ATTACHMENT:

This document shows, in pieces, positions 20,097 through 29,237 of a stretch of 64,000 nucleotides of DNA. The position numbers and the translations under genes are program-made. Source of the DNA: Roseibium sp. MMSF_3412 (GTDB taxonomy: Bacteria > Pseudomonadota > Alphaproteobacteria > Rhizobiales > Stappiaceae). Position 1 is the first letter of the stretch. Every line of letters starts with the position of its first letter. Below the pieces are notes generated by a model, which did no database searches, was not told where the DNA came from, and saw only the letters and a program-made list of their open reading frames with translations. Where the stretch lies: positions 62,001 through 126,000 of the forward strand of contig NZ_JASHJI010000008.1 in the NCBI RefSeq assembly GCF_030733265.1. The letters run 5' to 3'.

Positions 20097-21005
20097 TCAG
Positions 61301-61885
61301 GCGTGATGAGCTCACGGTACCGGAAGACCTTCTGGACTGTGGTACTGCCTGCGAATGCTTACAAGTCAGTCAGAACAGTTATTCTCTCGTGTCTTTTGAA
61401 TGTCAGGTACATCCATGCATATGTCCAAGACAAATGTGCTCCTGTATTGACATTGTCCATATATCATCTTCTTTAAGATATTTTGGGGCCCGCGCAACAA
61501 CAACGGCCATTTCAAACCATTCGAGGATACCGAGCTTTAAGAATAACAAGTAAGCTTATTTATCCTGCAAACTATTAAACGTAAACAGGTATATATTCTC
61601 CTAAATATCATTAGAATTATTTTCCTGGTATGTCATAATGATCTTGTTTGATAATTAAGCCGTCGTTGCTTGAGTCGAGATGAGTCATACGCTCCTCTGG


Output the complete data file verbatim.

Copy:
This document shows, in pieces, positions 20,097 through 29,237 of a stretch of 64,000 nucleotides of DNA. The position numbers and the translations under genes are program-made. Source of the DNA: Roseibium sp. MMSF_3412 (GTDB taxonomy: Bacteria > Pseudomonadota > Alphaproteobacteria > Rhizobiales > Stappiaceae). Position 1 is the first letter of the stretch. Every line of letters starts with the position of its first letter. Below the pieces are notes generated by a model, which did no database searches, was not told where the DNA came from, and saw only the letters and a program-made list of their open reading frames with translations. Where the stretch lies: positions 62,001 through 126,000 of the forward strand of contig NZ_JASHJI010000008.1 in the NCBI RefSeq assembly GCF_030733265.1. The letters run 5' to 3'.

Positions 20097-21005
20097 TCAG
Positions 61301-61885
61301 GCGTGATGAGCTCACGGTACCGGAAGACCTTCTGGACTGTGGTACTGCCTGCGAATGCTTACAAGTCAGTCAGAACAGTTATTCTCTCGTGTCTTTTGAA
61401 TGTCAGGTACATCCATGCATATGTCCAAGACAAATGTGCTCCTGTATTGACATTGTCCATATATCATCTTCTTTAAGATATTTTGGGGCCCGCGCAACAA
61501 CAACGGCCATTTCAAACCATTCGAGGATACCGAGCTTTAAGAATAACAAGTAAGCTTATTTATCCTGCAAACTATTAAACGTAAACAGGTATATATTCTC
61601 CTAAATATCATTAGAATTATTTTCCTGGTATGTCATAATGATCTTGTTTGATAATTAAGCCGTCGTTGCTTGAGTCGAGATGAGTCATACGCTCCTCTGG